The effect of electrodeposition duration on the surface morphology of deposited nickel film under a fixed applied potential is shown in Figure 3. Nickel films showed different surface morphologies with mean nickel particle sizes of 120 nm and 484 nm at the electrodeposition durations of 5 minutes and 25 minutes, respectively. Such difference in mean particle sizes and associated surface morphology of electrodeposited nickel films could be attributed to the nucleation and growth processes occurring during the electrodeposition process [27, 28]. Initially, nickel nuclei of small mean sizes were deposited onto the copper sulfide layer. Upon prolonged electrodeposition, nucleation of nickel particles which covered the entire substrate became more rapid (Figure 3(b)). At even longer deposition times, coalescence of nickel particles and particle aggregation resulted in the formation of larger spherical particle clusters (Figure 3(c)). Longer deposition duration increased not only the density of nickel particles but also particle distribution over the surface of CuS/PET substrate. Nickel films of shiny metallic color were deposited at deposition durations of 20 and 25 minutes as compared to nickel films of dull grey color deposited at shorter deposition durations.
3.4. Effect of Surfactant
The effect of surfactant (sodium dodecyl sulfate, SDS) addition into the Watts electrolyte on electrodeposited nickel films is shown in Figure 4. Nickel film deposited on CuS/PET substrate without surfactant showed inhomogeneous agglomeration of nickel particles with a mean particle diameter of 352 nm (Figure 4(a)). In contrast, nickel films deposited in the presence of SDS (1.0 g/L) exhibited more uniform and finer nickel particles with a mean particle diameter of 183 nm (Figure 4(b)). As the concentration of SDS was increased, the surface morphology of nickel film deposited on CuS/PET substrate showed higher homogeneity with more dispersed and uniformly distributed nickel particles of smaller mean sizes. The amphiphilic nature of SDS surfactant served as a wetting agent by altering the wettability of the CuS/PET substrate by reducing the surface tension of the electrolyte . Electrolyte of lower surface tension would enhance the uniform dispersion of nickel particles on the substrate during electrodeposition. Farzaneh et al.  reported similar effect of SDS surfactant in electrolyte on the surface morphology of electrodeposited nickel films . During electrodeposition of nickel film, evolution of hydrogen gas could occur as a by-product. Hydrogen gas, which normally caused pitting on the nickel film, could escape readily from the electrolyte solution in the presence of SDS surfactant due to its lower surface tension . The addition of SDS surfactant (within the concentration range of 1.5 to 3.0 g/L) had therefore effectively minimized the pitting problem during electrodeposition by substantially reducing the number of pits formed on nickel film. In this study, the concentration range of SDS surfactant used was 0.0–3.0 g/L and an optimum SDS concentration of 2.0 g/L (6.9 mM) was determined for the electrodeposition of nickel films onto the CuS/PET substrate. As such, the optimum SDS concentration was well below the critical micelle concentration (CMC) of SDS surfactant in pure water at 8.2 mM .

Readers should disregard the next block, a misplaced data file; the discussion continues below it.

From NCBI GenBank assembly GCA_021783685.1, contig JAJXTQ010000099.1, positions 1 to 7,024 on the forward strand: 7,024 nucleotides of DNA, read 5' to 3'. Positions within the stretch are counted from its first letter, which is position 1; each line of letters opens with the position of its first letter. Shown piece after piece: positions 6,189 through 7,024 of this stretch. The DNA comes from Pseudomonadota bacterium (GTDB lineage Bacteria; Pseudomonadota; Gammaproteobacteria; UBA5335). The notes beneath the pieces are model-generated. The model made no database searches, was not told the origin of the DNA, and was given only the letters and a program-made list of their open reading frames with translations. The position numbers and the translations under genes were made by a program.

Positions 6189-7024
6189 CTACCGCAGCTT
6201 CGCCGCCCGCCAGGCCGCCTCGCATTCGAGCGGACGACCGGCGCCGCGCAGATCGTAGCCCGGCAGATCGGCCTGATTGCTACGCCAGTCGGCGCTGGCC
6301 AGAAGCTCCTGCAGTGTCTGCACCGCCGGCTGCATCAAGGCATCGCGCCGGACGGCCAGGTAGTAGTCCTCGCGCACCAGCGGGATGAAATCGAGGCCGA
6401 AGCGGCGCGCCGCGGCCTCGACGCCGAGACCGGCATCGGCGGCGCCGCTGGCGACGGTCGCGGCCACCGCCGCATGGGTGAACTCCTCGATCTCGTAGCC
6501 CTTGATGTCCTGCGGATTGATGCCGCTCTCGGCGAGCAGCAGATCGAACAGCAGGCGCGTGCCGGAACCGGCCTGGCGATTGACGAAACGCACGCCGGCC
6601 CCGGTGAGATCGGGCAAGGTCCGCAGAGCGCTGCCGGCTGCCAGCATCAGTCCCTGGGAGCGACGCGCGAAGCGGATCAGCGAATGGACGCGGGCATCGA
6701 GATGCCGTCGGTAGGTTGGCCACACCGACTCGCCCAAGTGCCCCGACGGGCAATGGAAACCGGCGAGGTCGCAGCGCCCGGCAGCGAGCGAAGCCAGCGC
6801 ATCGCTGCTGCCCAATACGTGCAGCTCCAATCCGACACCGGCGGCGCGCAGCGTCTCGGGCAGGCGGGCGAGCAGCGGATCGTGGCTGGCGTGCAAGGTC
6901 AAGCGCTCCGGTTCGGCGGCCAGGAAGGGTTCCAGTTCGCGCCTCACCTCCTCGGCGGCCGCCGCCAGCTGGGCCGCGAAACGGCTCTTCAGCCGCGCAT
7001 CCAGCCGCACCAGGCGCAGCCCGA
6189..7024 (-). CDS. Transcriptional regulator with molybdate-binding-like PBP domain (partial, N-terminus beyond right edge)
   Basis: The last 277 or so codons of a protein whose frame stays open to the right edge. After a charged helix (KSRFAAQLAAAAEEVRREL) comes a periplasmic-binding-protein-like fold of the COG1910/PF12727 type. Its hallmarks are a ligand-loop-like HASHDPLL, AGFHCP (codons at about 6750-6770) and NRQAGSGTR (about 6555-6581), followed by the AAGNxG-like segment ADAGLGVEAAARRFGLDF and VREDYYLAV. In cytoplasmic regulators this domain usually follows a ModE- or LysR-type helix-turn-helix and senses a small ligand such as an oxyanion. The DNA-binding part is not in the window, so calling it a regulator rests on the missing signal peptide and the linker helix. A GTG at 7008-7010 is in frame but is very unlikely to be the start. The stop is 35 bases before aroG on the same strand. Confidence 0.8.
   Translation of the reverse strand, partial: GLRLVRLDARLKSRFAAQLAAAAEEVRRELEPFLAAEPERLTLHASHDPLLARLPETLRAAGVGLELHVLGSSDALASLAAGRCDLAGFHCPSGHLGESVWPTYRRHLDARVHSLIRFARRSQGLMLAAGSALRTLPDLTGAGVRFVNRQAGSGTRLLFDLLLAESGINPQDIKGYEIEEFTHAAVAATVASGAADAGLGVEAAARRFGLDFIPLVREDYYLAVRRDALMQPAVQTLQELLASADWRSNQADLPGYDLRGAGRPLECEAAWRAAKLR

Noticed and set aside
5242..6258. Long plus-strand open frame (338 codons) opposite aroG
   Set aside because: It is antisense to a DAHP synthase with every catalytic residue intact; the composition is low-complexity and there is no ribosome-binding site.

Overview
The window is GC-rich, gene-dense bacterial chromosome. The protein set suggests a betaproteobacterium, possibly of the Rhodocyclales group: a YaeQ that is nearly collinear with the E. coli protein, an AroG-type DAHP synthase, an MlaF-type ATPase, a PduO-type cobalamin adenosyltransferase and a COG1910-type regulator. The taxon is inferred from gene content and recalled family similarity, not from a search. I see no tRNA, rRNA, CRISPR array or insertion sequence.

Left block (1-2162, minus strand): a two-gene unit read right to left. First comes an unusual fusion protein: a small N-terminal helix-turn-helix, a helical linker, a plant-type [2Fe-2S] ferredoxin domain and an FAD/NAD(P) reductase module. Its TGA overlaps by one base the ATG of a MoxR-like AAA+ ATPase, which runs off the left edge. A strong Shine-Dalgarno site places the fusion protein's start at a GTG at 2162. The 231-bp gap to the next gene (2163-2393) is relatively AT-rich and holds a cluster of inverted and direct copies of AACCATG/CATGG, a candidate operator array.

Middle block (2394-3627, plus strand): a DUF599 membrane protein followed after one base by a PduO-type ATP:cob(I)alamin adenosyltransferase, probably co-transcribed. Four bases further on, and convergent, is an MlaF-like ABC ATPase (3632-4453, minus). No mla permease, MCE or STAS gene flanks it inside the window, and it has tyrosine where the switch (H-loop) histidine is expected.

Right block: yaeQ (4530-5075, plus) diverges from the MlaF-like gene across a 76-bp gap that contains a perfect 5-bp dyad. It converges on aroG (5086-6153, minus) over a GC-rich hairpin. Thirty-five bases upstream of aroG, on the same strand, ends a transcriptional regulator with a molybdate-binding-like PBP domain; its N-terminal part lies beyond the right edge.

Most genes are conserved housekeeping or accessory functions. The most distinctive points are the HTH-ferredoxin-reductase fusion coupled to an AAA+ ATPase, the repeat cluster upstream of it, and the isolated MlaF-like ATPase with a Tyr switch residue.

3.5. Effect of Postdeposition Heat Treatment
Both nickel and copper sulfide films were subjected to postdeposition heat treatment in order to enhance their surface morphology and adherence to the PET substrate and CuS film, respectively . Figure 5 shows the surface morphology of CuS film on PET substrate and nickel film on CuS/PET substrate after being heat treated in air at various temperatures.
The surface morphology of copper sulfide film showed significant changes upon being heated in air at 150°C (Figures 5(a) and 5(b)). Copper sulfide film without heating showed comparatively larger particle sizes within the range of 125–232 nm, whereas film heat treated in air at 150°C showed uniform aggregates of smaller particle sizes within the range of 76–105 nm. In this study, the maximum heating temperature was limited to 200°C in order to avoid degradation of the PET supporting substrate.
The surface morphology of nickel films deposited on CuS/PET substrate was observed to have altered substantially upon being heat treated in air at different temperatures of 50°C and 200°C (Figures 5(c)-5(d)). Upon heat treatment at 200°C, nickel particles were of substantially smaller mean size and nanowhiskers or dendrite-like structures were formed on the surface of nickel particles. Such morphological changes could be induced by the loss of hydrated water from the nickel film .
3.6. Effect of Deposition Conditions